We have been blessed with two days of wonderfully warm weather for mid November. This seemed like the best opportunity to stow all the miscellaneous potted plants in our dry storage ditch. It is one of the last fall jobs that needs to be done. It is not an especially photogenic story, but such is life! Our soil lends itself to creating such an area, since it is sandy and nowhere will get soggy. We sometimes have to worry that it is a bit too dry here, since the big spruce tree shades and shelters part from normal rain.
This area seems to be populated with plants year round, which doesn't speak well of our decision making abilities. We cleared all the existing plants out and cleaned the extra dirt/compost mixture from the bottom and sides.
A few areas were made a little deeper with the result that we removeded about six wheelbarrow loads from the ditch.
Bill dug a bit more from the end closest to the driveway.
These got piled nearby to be used to fill some material in around the plants after they were repacked. I used this sandy material mixed with old horse manure to make a reasonably light filler to add to the spaces around the pots.
The ditch is almost 3 feet deep in spots and about 2+ Ft. in others. Some of the smaller plants don't need quite the depth. I somehow managed not to fall in during the time spent cleaning out and refilling!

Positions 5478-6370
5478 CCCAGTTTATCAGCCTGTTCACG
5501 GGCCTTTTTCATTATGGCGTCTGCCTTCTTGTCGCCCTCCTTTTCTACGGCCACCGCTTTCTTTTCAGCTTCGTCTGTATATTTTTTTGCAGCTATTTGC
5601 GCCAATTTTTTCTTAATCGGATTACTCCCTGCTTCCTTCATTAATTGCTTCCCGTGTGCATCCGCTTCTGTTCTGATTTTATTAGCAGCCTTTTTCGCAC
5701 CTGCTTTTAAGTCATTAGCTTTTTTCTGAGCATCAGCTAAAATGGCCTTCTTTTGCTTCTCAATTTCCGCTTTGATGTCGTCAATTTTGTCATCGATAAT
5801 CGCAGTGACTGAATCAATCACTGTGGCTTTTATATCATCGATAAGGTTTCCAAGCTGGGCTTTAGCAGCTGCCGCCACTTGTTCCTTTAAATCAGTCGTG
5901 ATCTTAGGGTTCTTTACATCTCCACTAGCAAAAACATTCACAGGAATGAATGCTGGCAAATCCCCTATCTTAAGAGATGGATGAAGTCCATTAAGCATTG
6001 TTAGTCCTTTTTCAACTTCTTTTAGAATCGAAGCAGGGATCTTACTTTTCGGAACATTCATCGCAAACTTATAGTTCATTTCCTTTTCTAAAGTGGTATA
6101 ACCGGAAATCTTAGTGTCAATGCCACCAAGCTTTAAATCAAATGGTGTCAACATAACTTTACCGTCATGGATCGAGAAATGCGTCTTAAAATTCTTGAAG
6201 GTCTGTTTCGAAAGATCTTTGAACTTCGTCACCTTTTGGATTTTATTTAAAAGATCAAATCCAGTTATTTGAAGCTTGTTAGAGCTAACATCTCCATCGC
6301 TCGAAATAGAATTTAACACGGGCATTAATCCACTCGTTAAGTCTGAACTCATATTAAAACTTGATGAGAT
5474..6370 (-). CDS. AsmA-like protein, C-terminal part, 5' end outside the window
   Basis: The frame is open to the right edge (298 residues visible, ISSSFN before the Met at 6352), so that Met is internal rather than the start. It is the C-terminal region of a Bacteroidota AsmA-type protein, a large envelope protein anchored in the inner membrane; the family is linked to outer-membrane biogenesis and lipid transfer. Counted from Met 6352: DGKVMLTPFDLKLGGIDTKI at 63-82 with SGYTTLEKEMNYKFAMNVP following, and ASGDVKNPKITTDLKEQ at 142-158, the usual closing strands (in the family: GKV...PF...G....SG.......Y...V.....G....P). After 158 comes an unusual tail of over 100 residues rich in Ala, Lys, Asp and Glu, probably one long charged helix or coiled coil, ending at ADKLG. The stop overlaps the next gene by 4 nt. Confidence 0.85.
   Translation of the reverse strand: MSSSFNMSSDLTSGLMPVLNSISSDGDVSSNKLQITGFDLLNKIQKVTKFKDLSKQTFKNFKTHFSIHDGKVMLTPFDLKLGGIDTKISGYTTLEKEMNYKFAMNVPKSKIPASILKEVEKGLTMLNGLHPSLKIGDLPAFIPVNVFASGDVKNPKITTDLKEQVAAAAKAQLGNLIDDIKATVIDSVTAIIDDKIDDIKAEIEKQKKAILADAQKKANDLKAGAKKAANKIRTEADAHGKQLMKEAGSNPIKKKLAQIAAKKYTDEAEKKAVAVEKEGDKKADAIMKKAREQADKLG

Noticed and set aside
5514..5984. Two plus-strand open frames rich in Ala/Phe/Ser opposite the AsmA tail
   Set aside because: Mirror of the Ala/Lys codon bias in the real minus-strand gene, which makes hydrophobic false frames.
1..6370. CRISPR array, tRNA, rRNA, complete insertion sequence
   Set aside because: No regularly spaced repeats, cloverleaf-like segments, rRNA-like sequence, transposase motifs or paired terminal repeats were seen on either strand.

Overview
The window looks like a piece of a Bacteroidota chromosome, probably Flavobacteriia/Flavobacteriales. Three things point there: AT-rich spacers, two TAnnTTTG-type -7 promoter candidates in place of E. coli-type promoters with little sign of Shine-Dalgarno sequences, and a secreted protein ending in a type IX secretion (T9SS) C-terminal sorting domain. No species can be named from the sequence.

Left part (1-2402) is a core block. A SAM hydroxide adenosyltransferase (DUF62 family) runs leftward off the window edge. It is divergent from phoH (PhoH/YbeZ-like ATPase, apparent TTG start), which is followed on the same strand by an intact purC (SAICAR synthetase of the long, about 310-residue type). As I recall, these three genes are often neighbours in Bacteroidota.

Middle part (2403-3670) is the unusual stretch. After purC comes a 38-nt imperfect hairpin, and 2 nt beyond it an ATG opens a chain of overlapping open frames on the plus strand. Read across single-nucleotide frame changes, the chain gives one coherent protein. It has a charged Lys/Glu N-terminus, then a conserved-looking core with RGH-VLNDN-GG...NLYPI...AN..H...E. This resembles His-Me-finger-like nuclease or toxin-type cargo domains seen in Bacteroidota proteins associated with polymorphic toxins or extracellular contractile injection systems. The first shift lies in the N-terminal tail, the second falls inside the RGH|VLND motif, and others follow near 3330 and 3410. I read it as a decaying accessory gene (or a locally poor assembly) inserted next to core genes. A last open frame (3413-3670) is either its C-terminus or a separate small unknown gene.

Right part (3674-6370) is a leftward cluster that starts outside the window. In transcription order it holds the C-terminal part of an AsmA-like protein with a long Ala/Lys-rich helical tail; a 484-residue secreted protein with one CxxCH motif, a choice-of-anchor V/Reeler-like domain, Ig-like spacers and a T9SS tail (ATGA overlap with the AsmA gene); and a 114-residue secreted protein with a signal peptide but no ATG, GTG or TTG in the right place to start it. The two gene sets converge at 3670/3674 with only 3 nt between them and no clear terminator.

There is quite a variety of plant material stowed in here. Some plants are quite ragged looking, but may get a chance to rebound next season. Several rhodies seem to end up here for years and bloom in spite of us.
We have a Magnolia tripetala that was destined to be planted this last season, but that didn't happen, so back it goes. Same story for our English Oak.
We used Bill's wagon to fetch the various plants.
Many were leftovers from our spring plant sale plus some miscellaneous rhododendrons that were dug in June. Others are small plants that were discovered as layers and need a year or two to get bigger. There are several very pretty little Pieris in this category, plus some azaleas from Spicy Lights and Homebush.
Every thing is back in and just needed watering and material added to fill in spaces.
Here is a little slideshow with some additional images from this adventure.